Low-income families and younger people will get help to save for their future under measures in the Lifetime Savings Bill.
The bill will create a new Help to Save scheme, which will support those on the lowest incomes who are trying to save for a rainy day.
Under the scheme, workers in receipt of working tax credits or universal credit who save up to £50 a month will receive a Government bonus of 50% - up to a maximum of £600 - after two years. Savers who continue to use the scheme for a further two years could earn up to another £600.
According to the Money Advice Service (MAS) nearly half of UK adults, equating to 21 million people, have less than an average week's wages of £500 put away in savings.
The bill will also pave the way for the new Lifetime Isas, unveiled by Chancellor George Osborne in the recent Budget.
Many younger people are already in the Isa saving habit, and in 2014-15 3.9 million adults aged under 40 were saving into an Isa.
The new Lifetime Isas, or Lisas, will enable younger people to save for their first home, or their retirement, in the same pot - with an added bonus from the Government.
The new accounts, set to be available by April 2017, can be opened by people aged between 18 and 40 years old.
The scheme will mean savers can put in up to £4,000 a year, and receive a Government bonus of 25% - or up to £1,000 a year. People can save as much or as little as they want each month.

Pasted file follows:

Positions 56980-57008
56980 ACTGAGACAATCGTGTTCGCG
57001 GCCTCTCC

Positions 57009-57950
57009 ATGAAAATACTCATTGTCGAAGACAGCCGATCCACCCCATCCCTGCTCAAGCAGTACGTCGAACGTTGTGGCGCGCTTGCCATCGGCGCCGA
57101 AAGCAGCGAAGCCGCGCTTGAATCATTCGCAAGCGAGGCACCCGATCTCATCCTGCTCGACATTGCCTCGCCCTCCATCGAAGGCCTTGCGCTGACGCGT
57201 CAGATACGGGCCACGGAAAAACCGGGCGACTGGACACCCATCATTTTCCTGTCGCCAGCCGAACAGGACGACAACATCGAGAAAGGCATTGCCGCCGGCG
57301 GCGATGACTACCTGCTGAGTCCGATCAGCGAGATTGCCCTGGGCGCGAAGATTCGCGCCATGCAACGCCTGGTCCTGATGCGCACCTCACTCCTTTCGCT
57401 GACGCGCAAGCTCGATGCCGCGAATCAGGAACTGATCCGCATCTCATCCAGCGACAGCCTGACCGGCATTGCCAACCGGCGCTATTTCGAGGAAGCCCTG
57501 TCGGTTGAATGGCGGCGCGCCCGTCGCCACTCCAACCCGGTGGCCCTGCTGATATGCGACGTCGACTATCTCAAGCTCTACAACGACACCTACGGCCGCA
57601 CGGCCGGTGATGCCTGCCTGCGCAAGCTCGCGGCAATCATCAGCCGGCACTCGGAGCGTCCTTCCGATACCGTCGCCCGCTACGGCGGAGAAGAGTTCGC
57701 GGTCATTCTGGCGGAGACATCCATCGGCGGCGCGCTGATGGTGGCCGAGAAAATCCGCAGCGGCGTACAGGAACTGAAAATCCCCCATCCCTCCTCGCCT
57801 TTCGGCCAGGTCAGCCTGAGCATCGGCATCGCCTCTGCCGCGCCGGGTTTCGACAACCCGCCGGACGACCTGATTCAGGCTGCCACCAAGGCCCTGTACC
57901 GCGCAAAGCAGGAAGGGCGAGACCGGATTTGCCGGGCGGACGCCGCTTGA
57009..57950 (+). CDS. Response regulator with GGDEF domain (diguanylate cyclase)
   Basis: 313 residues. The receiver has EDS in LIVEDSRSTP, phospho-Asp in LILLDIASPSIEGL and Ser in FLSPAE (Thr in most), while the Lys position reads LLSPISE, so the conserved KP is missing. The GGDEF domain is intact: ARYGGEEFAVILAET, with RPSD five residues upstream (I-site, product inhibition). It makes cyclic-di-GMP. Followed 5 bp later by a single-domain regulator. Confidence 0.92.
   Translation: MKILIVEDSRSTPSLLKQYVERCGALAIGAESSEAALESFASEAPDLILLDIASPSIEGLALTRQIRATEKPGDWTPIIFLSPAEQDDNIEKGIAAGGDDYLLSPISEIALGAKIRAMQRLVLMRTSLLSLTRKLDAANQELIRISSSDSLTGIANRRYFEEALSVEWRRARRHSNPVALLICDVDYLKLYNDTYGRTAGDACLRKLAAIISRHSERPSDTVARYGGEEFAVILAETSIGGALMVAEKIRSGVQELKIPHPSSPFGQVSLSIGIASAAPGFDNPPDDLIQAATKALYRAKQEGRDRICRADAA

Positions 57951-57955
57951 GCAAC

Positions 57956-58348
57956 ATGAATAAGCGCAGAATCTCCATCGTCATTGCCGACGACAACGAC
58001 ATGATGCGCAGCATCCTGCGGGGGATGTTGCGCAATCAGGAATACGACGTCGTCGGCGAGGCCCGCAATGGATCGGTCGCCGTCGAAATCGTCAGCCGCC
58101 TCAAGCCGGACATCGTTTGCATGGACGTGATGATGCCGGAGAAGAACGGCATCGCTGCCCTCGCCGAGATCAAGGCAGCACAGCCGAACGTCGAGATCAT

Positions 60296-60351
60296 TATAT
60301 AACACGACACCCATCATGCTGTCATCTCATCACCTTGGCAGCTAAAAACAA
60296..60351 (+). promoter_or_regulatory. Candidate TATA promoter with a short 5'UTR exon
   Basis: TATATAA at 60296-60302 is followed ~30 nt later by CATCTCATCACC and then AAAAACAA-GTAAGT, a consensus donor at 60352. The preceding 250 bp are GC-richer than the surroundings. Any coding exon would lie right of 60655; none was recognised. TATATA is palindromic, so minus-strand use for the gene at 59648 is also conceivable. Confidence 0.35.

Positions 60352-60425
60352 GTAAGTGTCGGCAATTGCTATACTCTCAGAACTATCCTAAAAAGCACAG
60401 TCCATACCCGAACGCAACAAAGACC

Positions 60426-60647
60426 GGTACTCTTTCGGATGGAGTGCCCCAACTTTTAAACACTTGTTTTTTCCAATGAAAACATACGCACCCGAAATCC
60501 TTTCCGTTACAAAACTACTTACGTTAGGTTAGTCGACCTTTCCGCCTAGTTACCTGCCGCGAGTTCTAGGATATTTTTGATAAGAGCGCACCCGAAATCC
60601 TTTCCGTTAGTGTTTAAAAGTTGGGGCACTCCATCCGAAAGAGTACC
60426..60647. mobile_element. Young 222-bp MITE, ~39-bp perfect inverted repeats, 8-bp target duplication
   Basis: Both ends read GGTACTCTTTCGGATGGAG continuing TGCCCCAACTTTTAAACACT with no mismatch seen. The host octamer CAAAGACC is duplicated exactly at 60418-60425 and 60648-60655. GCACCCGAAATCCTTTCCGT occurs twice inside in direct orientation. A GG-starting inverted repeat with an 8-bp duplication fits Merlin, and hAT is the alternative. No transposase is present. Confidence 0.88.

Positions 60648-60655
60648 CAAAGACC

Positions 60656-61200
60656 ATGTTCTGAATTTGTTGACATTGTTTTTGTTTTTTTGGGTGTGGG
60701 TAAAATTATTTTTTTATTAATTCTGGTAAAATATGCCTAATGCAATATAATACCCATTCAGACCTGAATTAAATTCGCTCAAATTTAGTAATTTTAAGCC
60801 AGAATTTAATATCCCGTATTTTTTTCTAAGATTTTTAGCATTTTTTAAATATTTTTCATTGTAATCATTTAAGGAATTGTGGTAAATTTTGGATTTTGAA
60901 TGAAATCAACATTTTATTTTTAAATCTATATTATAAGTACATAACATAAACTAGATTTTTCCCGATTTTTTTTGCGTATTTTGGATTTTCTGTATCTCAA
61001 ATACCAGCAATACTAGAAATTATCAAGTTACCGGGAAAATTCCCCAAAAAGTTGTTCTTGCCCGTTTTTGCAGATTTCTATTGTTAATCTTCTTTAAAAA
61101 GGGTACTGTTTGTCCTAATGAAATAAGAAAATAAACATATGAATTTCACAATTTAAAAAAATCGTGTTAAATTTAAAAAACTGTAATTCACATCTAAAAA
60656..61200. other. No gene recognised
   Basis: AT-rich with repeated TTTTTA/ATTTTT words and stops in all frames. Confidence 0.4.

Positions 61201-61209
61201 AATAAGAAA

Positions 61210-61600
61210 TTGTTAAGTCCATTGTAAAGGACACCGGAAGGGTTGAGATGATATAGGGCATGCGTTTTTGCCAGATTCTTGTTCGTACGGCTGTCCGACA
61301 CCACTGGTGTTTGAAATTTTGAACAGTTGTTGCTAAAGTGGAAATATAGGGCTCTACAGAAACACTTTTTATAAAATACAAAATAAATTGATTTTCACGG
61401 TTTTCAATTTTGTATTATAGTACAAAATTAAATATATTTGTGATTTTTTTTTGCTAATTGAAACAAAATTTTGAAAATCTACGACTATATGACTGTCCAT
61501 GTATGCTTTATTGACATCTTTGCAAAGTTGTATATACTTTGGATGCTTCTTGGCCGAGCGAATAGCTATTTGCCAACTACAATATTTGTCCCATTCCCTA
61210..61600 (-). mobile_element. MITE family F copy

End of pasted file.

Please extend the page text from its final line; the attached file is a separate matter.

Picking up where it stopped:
Savers can use some or all of the cash towards a deposit for a first home worth up to £450,000 across the country, or they can access their funds from the age of 60 without charge.
Some commentators have suggested that Lifetime Isas could herald the introduction of a ''pension Isa by stealth'', and will mean future generations increasingly favour Isas - which are built up from taxed income - over pensions - which are only taxed when the cash is withdrawn.
Concerns have also been raised that the new Lifetime Isas could discourage some younger people from saving into a workplace pension under automatic enrolment (AE), where they will get the benefit of their employer contributing to their pension pot.
The Commons Work and Pensions Committee recently said: "Whatever the attractions of the Lisa, it must not be presented as a direct alternative to AE. Savings under AE carry an employer contribution, which will not be available in the Lisa."
The committee continued: "Opting out of AE to save for retirement in a Lisa will leave people worse off."